I’ve written before about my deep love for the Brother Cadfael mystery series by Ellis Peters, so I won’t spend much time on it here. I just want to note that my Christmas favorite (if it can be called that) is The Virgin in the Ice. It’s definitely a darker Christmas tale. There are no crystallized fruits or flaming puddings here—rather “lawless men” taking advantage of the chaos caused by the ongoing civil war, and a brother and sister of noble birth accompanied by a nun gone missing in the first deep snow of winter. The sense of bone-chilling cold—and menace—is real throughout; a reminder that, as Cadfael says, “There never was, for all I could ever learn, a time when living was easy and peaceful.” But it ends well, with peace restored—for the moment—and a heartwarming and important meeting between Brother Cadfael and an unusual young man.

If there were nominations for a Queen of comical, lighthearted Christmas fiction, I’d pick Scottish writer Jenny Colgan. She takes on writing about Christmas with a light hand and always manages to find the magic in it in a way that’s fresh and fun. I indulged in Christmas at the Little Beach Street Bakery earlier this month, and I’m halfway through her latest, The Christmas Bookshop. Christmas on the Island and Christmas at the Island Hotel are also great fun. These last three are all set in Scotland, which makes me wonder, what is it with Scotland and Christmas? (Hmm—this may require further research!)

But with The Christmas Bookshop, I keep startling my husband by laughing out loud when I’m reading in bed at night. Carmen moves to Edinburgh to live with her sister, Sofia, her three perfect children, and her yoga-obsessed nanny, and takes a job trying to revitalize a rundown bookstore, leading to hilarious encounters with a famous (and egocentric) self-help author. Since I haven’t finished it, I can’t comment on the ending, but here’s an example of Colgan’s delightful writing:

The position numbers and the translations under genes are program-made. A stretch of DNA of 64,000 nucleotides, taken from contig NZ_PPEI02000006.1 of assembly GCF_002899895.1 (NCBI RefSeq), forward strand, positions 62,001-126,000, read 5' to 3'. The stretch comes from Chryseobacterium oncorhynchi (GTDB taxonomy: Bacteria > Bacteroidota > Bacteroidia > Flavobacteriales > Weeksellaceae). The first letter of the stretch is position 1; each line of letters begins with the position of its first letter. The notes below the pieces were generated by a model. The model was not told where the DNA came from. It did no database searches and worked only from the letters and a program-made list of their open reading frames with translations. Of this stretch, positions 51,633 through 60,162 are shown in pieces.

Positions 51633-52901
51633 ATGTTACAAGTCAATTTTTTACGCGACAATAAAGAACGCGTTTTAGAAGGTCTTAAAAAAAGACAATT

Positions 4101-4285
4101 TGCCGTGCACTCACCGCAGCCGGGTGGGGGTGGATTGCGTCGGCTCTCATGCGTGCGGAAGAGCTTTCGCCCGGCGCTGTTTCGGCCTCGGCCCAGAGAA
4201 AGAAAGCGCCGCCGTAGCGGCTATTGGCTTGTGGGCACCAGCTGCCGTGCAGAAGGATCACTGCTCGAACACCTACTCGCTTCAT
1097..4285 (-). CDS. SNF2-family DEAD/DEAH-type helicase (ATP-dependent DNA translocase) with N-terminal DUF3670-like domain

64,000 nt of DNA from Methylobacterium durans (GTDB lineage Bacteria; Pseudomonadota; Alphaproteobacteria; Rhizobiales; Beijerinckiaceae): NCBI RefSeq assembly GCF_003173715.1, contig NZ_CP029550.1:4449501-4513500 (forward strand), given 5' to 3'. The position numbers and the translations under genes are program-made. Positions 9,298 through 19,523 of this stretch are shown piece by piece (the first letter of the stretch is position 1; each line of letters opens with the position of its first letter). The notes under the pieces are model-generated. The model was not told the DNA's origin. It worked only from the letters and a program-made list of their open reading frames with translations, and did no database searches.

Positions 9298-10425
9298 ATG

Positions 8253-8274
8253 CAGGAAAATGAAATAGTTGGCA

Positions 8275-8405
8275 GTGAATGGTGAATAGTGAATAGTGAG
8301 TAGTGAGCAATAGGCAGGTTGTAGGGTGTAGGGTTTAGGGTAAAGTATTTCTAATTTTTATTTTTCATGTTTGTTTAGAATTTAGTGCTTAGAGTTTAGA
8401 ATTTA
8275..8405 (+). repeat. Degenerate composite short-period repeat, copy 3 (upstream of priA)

“But it wore you down, the magic [of Edinburgh]. Even now . . . when night fell so early it felt like every street was beating back the dark every way it knew how: early trees appearing, glowing gold from inside the smart New Town apartments . . . lights garlanding every road and stretching across the wide bank of George Street, with its expensive shops and bars wreathed in holly and more lights . . . the Ivy restaurant transforming its doorway into the wardrobe doors of Narnia that took you into a snowy scene. Up on the Royal Mile was a cathedral built entirely from light that you could stroll through and hear the carol singers. From every tiny coffee shop in every nook and cranny came the enchanting smells of gingerbread and cinnamon, and over at the Christmas market, the smell of mulled wine hung in the air.”

Okay, next flight to Scotland—who’s with me??

I raise my glass of mulled wine to you and hope you enjoy these suggestions. And please do let me know about your own favorite Christmas books!

I wish you all the festive joys and comforts of the season, and a very happy new year—and I’ll see you in 2022!